Data showing continuing strong OPEC production and slowing demand in China pushed oil prices down early Monday. U.S. benchmark crude lost 75 cents to $46.37 a barrel in electronic trading on the Nymex, while in London Brent was trading at levels not seen since January, down $1.17 to $51.04, Reuters reports.
NEW YORK (AP) — As drivers, shippers and airlines continue to enjoy lower fuel prices, the oil industry is responding to much lower profits with sharp cuts in spending and employment that are hurting economic growth.
Low oil and gas prices are good for the overall economy because they reduce costs for consumers and business. U.S. economic growth was higher in the second quarter, and economists say that was partly fueled by consumers spending some of their savings on gasoline at stores and restaurants.
Remarks from the Secretary General indicating that OPEC would maintain its production levels to retain its market share pushed oil prices lower early Friday, Reuters reports. U.S. benchmark crude fell 90 cents to $47.62 a barrel in electronic trading on the Nymex, while in London Brent lost 70 cents to $52.61.
Support for oil prices, provided by a report of a drawdown in inventories, evaporated Thursday in the face of a rally in the dollar. U.S. benchmark crude lost 27 cents to settle at $48.52 on the Nymex, while in London, Brent slipped 7 cents to $53.31, Reuters reports.
An unexpected Energy Information Administration report of a stockpile drop has halted oil’s July price slide in its tracks. West Texas Intermediate crude rose 8 cents to $48.87 a barrel early Thursday in electronic trading on the Nymex, while in London Brent gained 39 cents to $53.77, Dow Jones reports.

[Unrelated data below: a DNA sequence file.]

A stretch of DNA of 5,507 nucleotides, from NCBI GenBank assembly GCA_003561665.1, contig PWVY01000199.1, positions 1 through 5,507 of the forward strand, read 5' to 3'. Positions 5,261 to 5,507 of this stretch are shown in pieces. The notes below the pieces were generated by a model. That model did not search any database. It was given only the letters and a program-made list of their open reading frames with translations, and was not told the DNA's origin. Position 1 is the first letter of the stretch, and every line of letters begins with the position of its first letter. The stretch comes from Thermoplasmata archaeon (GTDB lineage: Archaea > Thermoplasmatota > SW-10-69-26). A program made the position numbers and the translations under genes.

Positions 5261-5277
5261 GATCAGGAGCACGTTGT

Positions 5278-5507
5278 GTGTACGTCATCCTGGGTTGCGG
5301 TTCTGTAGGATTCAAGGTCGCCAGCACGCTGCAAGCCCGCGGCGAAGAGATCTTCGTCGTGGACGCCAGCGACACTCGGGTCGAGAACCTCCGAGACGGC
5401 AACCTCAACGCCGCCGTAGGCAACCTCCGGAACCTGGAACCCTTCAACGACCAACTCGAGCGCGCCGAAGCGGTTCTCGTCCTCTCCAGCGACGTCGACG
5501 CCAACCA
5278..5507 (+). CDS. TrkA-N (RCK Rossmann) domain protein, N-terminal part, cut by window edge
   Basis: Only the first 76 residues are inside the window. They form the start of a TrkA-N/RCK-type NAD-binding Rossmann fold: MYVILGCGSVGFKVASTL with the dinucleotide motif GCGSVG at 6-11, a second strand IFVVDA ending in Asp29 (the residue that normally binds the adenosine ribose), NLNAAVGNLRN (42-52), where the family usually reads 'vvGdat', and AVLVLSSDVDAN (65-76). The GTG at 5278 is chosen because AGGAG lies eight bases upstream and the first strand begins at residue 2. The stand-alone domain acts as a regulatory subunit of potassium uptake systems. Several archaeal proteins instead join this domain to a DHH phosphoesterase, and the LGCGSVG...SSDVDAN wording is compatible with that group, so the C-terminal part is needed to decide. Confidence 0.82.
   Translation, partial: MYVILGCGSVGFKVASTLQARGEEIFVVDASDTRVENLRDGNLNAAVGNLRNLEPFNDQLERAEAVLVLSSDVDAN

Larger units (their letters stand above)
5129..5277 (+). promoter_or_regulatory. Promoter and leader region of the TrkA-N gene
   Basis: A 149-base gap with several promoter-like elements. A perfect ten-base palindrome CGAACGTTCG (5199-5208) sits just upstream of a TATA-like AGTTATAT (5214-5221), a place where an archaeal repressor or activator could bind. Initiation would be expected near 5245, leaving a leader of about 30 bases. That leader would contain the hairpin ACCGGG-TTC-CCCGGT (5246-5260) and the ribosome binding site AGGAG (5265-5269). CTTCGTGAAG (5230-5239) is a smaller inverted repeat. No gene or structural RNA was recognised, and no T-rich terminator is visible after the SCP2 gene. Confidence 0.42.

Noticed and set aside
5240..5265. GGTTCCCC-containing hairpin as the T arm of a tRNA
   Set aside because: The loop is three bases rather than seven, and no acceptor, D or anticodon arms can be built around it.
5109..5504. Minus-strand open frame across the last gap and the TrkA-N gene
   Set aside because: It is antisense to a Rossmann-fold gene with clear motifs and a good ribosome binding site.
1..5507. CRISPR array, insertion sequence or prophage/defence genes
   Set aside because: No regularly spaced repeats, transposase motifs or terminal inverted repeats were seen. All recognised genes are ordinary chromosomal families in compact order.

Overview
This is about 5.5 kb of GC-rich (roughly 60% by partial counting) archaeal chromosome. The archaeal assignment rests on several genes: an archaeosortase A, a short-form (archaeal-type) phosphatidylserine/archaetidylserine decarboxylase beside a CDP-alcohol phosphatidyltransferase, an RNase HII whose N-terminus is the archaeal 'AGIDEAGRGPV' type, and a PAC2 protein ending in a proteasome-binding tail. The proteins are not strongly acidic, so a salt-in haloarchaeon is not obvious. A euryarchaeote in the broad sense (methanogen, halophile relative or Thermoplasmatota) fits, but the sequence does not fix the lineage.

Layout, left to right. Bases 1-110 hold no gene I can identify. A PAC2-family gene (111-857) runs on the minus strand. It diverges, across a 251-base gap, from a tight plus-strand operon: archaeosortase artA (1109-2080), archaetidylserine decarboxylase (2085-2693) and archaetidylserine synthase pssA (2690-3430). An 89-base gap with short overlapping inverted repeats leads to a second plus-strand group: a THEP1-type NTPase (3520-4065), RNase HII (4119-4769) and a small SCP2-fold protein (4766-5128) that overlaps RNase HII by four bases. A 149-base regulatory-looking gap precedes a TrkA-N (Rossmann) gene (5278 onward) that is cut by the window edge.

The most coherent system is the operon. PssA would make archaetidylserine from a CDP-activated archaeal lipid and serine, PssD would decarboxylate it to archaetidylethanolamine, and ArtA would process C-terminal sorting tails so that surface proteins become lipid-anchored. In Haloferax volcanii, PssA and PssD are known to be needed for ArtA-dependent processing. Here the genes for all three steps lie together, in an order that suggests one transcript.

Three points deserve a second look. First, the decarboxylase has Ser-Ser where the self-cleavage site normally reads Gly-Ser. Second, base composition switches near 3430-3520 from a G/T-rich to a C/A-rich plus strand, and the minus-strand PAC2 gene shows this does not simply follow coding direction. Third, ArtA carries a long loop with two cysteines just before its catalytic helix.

The reported decline in U.S. crude inventories helped oil prices reverse a recent slide Wednesday. Light, sweet crude for September delivery gained 81 cents, or 1.7 percent, to settle at $48.79 a barrel on the Nymex, while in London, Brent inched up 8 cents to $53.38, The Wall Street Journal reports.
Data indicating OPEC produced about 3 million barrels per day more than demand in the second quarter helped to drag oil prices lower early Wednesday, Reuters reports. U.S. benchmark crude dropped 20 cents on the Nymex to $47.78 a barrel, while in London Brent fell 22 cents to $53.08.
More losses from China's stock market continued to pressure oil prices early Tuesday. U.S. benchmark crude dropped 36 cents to $47.03 a barrel in electronic trading on the Nymex, while in London Brent lost 78 cents to $52.69, Reuters reports.
The Justice Department told a federal judge that it could take up to two months to formally publish the Environmental Protection Agency's final Clean Power Plan in the Federal Register, a development that would further delay legal action against the rules, The Hill reports.
Some Alaska native leaders remain undeterred by warnings of more extreme weather from a changing climate, with most in the North Slope region embracing expanded oil and gas development both onshore and in Arctic waters, E&E reports.
The administration of Michigan Gov. Rick Snyder, a Republican, intends to develop a compliance plan for the Environmental Protection Agency's Clean Power Plan and will not join current legal challenges to the rule, the Lansing State Journal reports.
Four environmental groups plan to launch a multi-million-dollar ad campaign against four Republican senators up for reelection in 2016 who opposed carbon regulations: Rob Portman of Ohio, Richard Burr of North Carolina, Pat Toomey of Pennsylvania and Ron Johnson of Wisconsin, The Hill reports.
Russian Deputy Prime Minister Arkady Dvorkovich said his country doesn't plan "significant cuts" to its oil production to help stabilize global prices, but output could decrease if prices continue to dwindle, Reuters reports.
Oil prices slid 8 percent Monday morning, reversing gains from a day earlier, as concerns mounted that China's manufacturing sector is contracting at the fastest rate in three years, Reuters reports. U.S. crude was down $3.91 to $45.92 per barrel and Brent crude fell $4.32 to $49.83 a barrel.